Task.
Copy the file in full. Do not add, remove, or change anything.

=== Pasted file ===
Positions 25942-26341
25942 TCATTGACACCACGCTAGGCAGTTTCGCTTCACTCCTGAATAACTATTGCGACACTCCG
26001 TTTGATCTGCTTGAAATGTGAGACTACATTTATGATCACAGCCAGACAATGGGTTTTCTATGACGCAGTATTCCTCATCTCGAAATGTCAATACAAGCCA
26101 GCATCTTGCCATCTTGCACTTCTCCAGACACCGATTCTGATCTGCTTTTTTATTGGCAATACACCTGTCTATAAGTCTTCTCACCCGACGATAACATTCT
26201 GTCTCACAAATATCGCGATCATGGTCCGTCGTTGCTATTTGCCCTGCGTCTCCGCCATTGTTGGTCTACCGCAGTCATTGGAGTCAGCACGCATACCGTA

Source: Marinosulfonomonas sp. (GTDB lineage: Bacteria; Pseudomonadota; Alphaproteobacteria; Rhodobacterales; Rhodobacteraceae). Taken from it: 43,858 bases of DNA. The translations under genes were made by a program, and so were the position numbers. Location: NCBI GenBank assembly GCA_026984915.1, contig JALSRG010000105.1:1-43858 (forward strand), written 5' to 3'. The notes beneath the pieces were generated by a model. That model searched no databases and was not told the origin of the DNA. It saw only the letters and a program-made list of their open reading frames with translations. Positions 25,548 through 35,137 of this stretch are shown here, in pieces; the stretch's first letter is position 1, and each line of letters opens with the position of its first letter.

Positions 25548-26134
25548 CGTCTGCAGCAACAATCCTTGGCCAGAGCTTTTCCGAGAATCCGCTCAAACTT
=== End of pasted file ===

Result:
Positions 25942-26341
25942 TCATTGACACCACGCTAGGCAGTTTCGCTTCACTCCTGAATAACTATTGCGACACTCCG
26001 TTTGATCTGCTTGAAATGTGAGACTACATTTATGATCACAGCCAGACAATGGGTTTTCTATGACGCAGTATTCCTCATCTCGAAATGTCAATACAAGCCA
26101 GCATCTTGCCATCTTGCACTTCTCCAGACACCGATTCTGATCTGCTTTTTTATTGGCAATACACCTGTCTATAAGTCTTCTCACCCGACGATAACATTCT
26201 GTCTCACAAATATCGCGATCATGGTCCGTCGTTGCTATTTGCCCTGCGTCTCCGCCATTGTTGGTCTACCGCAGTCATTGGAGTCAGCACGCATACCGTA

Source: Marinosulfonomonas sp. (GTDB lineage: Bacteria; Pseudomonadota; Alphaproteobacteria; Rhodobacterales; Rhodobacteraceae). Taken from it: 43,858 bases of DNA. The translations under genes were made by a program, and so were the position numbers. Location: NCBI GenBank assembly GCA_026984915.1, contig JALSRG010000105.1:1-43858 (forward strand), written 5' to 3'. The notes beneath the pieces were generated by a model. That model searched no databases and was not told the origin of the DNA. It saw only the letters and a program-made list of their open reading frames with translations. Positions 25,548 through 35,137 of this stretch are shown here, in pieces; the stretch's first letter is position 1, and each line of letters opens with the position of its first letter.

Positions 25548-26134
25548 CGTCTGCAGCAACAATCCTTGGCCAGAGCTTTTCCGAGAATCCGCTCAAACTT